British West African pound

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A 1953 20/- (PS1) note of the West African Currency Board. West Africa Currency Board 20s 1953.JPG
A 1953 20/– (£1) note of the West African Currency Board.

The pound was the currency of British West Africa, a group of British colonies, protectorates and mandate territories. It was equal to one pound sterling and was similarly subdivided into 20 shillings, each of 12 pence.

Contents

History

In the 19th century, the sterling became the currency of the British West African territories and standard issue British coinage circulated. The West African territories in question were Nigeria, the Gold Coast (now Ghana), Sierra Leone and the Gambia.

In 1912, [1] the authorities in London set up the West African Currency Board and issued a distinctive set of sterling coinage for use in British West Africa. The circumstance prompting this move was a tendency for standard sterling coins shipped to the West African territories to leave the region and return to circulation in the UK, causing a local dearth of coinage. A unique British West African variety of sterling coinage would not be accepted in the shops of Britain and so would remain in circulation locally.

There was a precedent for this move: in 1910, Australia had already commenced issuing its own distinctive varieties of sterling coinage, but the reasons for doing so were quite different from those relating to British West Africa. Australian authorities issued local coinage as a step towards introducing a separate currency with a flexible exchange rate against sterling, while no such plan was considered for British West Africa. With the exception of Jamaica where special low denomination coins were issued in place of the British copper coins, due to local superstitions surrounding the use of copper coinage for church collections, authorities in London did not replace any sterling coins with local issues for any other British colony.

The British West African pound was also adopted by Liberia in 1907, replacing the Liberian dollar, although it was not served by the West African Currency Board. Liberia changed to the US dollar in 1943. Togo and Cameroon adopted the West African currency in 1914 and 1916 respectively when British and French troops took over those colonies from Germany as part of World War I.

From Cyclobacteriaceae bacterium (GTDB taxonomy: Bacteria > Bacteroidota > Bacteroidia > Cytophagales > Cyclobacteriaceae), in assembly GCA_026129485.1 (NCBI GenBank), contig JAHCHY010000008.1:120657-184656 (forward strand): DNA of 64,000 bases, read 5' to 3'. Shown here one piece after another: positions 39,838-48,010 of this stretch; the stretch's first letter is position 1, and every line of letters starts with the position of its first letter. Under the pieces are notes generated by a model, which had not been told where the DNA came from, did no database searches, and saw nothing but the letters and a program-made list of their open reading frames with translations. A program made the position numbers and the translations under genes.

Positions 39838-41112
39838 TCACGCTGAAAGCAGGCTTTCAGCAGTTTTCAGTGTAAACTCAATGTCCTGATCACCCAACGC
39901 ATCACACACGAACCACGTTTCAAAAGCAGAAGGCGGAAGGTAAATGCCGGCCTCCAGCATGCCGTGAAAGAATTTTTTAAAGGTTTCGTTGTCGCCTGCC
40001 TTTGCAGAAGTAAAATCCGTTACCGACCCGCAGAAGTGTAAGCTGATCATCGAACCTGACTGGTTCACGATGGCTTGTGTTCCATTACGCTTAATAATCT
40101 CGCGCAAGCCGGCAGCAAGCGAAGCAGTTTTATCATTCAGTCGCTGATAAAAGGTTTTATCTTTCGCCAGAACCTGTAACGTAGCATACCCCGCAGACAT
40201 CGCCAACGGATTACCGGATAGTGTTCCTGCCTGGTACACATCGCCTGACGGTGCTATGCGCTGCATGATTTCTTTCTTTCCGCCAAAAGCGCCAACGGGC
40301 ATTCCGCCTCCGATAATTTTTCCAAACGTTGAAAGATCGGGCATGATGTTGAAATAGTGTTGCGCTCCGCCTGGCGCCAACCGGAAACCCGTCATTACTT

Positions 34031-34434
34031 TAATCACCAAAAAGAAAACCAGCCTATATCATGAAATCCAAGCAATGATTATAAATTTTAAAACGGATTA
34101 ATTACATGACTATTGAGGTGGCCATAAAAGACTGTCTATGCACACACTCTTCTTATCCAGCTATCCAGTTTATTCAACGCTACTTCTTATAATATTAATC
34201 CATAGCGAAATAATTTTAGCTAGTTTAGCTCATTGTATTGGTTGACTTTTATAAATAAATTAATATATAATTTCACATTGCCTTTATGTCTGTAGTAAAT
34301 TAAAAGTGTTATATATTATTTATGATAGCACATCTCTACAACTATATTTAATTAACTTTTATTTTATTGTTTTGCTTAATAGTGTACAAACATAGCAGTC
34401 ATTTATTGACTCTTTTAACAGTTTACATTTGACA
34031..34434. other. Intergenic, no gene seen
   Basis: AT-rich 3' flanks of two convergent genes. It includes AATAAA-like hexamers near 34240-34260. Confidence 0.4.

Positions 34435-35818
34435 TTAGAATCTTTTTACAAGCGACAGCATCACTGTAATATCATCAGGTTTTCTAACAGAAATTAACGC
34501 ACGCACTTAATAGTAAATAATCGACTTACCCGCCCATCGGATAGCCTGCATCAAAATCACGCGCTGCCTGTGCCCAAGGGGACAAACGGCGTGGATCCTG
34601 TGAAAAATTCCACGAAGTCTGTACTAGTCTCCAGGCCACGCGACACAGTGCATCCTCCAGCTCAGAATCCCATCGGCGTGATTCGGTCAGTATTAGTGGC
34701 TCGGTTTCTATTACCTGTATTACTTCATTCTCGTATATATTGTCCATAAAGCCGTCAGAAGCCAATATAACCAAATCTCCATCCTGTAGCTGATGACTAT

Beginning in 1958, the British West African pound was replaced by local currencies in the individual territories. The replacements were:

CountryDateNew
Currency
Conversion Rate
From BWA pound
Western Nigeria1958 Nigerian pound 1
Ghana1958 Ghanaian pound 1
Nigeria1958 Nigerian pound 1
British Cameroon1961 CFA franc 700
Sierra Leone1964 Leone 2
Gambia1965 Gambian pound 1

Coins

Two shilling coin from 1949 Two shilling coin from British West Africa.jpg
Two shilling coin from 1949
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1/10d coins of British West Africa, dated 1936 and 1939. Bwacoins.jpg
110d coins of British West Africa, dated 1936 and 1939.

In 1907, aluminium 110d and cupro-nickel 1d coins were introduced. Both coins were holed. In 1908, cupro-nickel replaced aluminium in the 110d and, in 1911, holed, cupro-nickel ½d coins were introduced. In 1913, silver 3d and 6d, 1/– and 2/– were introduced. In 1920, brass replaced silver in these denominations.

In 1938, larger, cupro-nickel 3d coins were introduced, with nickel-brass replacing brass in the higher denominations. In 1952, bronze replaced cupro-nickel in the 110d, ½d and 1d coins. The last coins of British West Africa were struck in 1958.

Banknotes

In 1916, the West African Currency Board introduced notes for 2/–, 10/–, and 20/– (£1), followed by 1/– notes in 1918. Only the 10/– and 20/– notes were issued after 1918 until 100/– (£5) notes were introduced in 1953. The last notes were produced in 1962.

See also

References and sources

References
  1. "The West African Currency Board - Some Notes with a Nigerian Bias" by Bob Maddocks in Cameo, Journal of the West Africa Study Circle, Vol. 13, No. 2, June 2012, pp. 106-108.
Sources

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